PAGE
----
Mobile Payments via iTunes Accounts The iPhone plaform has seen a flourish of add-on payment devices crop up lately, including the much-ballyhooed mobile payment case from Visa (V) (which lets you swipe your phone, instead of your credit card, to pay a retailer) and the Square mobile credit card reader. It's also gotten traction from other payments platforms like PayPal (EBAY) and Bump, to say nothing of smaller, sterling-backed startups like Facecash, the pet project of Mark Zuckerberg's Facebook disputed co-founder. But Apple, it turns out, is working on its own mobile payment system, according to a patent just approved on May 12. The app, called (at least, for now) "Transaction," can do peer-to-peer payments between iPhone OS devices and Macs, just like PayPal, using both near-field communications (i.e., Bluetooth and WiFi) and the camera. If it's privy to some privileged access to the iPhone's file system, or better yet, a user's iTunes account, then the impetus for users to go with a third-party payment app nearly disappears.

Functional iPhone Cases Visa's payment case is child's play compared to what Apple has planned for functional iPhone cases. This patent application, not yet approved, is for a case that reads the signature of your heartbeat. Why? So that it can identify the phone's owner and unlock automatically when you hold the phone in the palm of your hand.

As TheNextWeb points out, there are plenty of other applications for a device like this; better Nike+ integration might be on the way, or perhaps a health-oriented application that can warn high-risk heart patients of unusual activity. Either way, it could largely seal off a growing exercise app market, and ding other health-oriented apps, unless Apple decides to document the case's APIs and make them usable by developers -- something that would be uncharacteristic.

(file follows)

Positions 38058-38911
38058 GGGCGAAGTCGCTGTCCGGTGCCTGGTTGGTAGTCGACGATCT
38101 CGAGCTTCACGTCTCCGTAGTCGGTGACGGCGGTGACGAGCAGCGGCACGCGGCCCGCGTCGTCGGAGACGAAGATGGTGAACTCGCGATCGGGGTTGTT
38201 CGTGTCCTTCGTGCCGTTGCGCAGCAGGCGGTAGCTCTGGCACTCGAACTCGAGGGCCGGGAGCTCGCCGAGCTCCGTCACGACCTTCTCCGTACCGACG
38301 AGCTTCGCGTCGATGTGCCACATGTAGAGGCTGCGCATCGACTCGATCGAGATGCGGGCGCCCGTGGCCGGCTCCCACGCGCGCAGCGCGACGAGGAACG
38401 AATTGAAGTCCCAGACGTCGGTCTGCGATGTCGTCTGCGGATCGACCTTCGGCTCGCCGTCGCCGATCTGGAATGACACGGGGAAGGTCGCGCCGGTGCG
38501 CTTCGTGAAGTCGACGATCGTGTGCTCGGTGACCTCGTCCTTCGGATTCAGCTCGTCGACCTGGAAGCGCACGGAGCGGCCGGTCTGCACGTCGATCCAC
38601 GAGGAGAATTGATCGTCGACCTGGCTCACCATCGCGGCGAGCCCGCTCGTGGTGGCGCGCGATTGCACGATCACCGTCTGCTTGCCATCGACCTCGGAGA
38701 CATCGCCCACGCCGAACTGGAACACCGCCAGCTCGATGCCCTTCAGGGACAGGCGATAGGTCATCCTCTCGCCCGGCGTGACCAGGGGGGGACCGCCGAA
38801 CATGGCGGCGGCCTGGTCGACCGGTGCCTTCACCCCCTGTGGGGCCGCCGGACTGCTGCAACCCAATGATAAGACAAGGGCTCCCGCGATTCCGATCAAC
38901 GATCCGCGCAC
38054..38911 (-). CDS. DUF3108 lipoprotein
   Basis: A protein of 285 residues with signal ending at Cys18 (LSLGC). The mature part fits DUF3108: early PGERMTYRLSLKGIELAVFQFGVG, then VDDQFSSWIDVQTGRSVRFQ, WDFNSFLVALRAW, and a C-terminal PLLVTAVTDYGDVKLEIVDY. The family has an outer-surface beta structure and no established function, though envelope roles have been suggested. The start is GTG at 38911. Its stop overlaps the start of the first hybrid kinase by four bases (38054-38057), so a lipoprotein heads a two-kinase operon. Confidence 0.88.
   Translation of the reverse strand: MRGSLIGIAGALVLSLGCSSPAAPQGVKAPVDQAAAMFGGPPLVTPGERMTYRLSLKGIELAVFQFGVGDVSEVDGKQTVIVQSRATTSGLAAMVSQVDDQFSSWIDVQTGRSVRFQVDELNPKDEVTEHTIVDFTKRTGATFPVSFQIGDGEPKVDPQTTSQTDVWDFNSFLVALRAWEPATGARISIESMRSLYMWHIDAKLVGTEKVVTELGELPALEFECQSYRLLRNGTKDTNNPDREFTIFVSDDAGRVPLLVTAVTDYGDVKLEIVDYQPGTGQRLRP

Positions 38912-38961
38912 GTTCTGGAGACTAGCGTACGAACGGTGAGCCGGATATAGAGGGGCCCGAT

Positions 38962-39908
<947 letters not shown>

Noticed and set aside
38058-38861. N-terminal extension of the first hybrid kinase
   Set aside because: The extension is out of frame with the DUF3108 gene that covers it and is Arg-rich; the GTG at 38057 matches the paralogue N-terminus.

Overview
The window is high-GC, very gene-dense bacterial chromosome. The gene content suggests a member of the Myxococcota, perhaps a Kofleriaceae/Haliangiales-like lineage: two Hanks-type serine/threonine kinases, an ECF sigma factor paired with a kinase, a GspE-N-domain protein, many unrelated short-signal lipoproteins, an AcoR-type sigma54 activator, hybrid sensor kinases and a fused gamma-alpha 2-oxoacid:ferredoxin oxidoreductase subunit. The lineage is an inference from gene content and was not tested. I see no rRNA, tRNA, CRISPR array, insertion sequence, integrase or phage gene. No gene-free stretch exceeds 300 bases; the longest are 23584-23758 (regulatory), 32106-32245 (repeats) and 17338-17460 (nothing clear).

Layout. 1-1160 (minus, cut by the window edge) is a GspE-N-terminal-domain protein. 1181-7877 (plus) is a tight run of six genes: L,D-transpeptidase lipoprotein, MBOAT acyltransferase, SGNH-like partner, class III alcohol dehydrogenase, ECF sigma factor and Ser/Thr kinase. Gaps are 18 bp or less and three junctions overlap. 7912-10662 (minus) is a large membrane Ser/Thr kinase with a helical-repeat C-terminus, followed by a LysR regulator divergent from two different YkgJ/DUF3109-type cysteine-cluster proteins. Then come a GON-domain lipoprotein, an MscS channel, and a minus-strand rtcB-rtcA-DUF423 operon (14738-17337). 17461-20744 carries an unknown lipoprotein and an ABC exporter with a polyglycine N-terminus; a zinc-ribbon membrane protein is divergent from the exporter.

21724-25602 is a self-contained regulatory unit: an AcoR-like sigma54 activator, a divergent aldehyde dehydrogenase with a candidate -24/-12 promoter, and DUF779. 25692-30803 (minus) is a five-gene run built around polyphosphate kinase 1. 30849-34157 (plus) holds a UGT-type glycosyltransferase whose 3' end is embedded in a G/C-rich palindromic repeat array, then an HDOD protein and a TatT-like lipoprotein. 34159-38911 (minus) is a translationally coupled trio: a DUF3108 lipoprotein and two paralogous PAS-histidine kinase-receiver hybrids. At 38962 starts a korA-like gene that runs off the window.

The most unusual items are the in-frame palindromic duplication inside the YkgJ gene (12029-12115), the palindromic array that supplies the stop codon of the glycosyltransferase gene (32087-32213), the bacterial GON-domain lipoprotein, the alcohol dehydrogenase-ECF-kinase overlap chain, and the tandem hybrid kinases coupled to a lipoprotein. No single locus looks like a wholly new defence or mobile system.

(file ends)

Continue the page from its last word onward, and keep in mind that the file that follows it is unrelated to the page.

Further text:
Fighting Flash and Javascript, too? Steve Jobs doesn't like Flash. But never one to be an idle hater, Jobs is apparently driving Apple to develop a Flash competitor. The mobile video platform wouldn't simply outmode Flash, however -- it would also pose a real threat to JavaScript and other popular Web-animation languages. A tweet from a Mac developer who's seen Gianduia, as the Apple platform is called, was duly impressed:

Blown away by gianduia. Cappuccino, SproutCore and JavascriptMVC have serious competition. Serious.
If all this is sounding like techno-babble, head over to the Apple Store's website and try to set up an appointment. You'll notice that the Web app they use to schedule the Genius Bar contains beautiful, fast animations, and other mini apps (like the Concierge service) that seem to run more fluidly than anything else on the Web. It's because they're using Gianduia. And if the technology proves to be the best way to show video or drawing on an iPhone OS device -- or the only way allowed by Apple -- mobile video and advertising platforms will suffer as they try to catch up to Apple's proprietary technology.

Gaming Untouched? Other less-aggressive iPhone OS improvements are also on the way, like always-on location services and system-wide Facebook "Like" integration, which will give third party developers new tools to work with, even as other opportunities disappear. But at this rate, the only sector of the iPhone's economy left unfingered by Apple entrants will be mobile gaming, where well-heeled startup Ngmoco has had free reign to create its own umbrella network, dubbed Plus+. Whether Apple leaves Ngmoco (which is an iFund company) to dominate gaming -- or lets anyone dominate anything on the iPhone platform ever again -- will affect how amply third party iPhone development is funded.

Patent diagrams courtesy of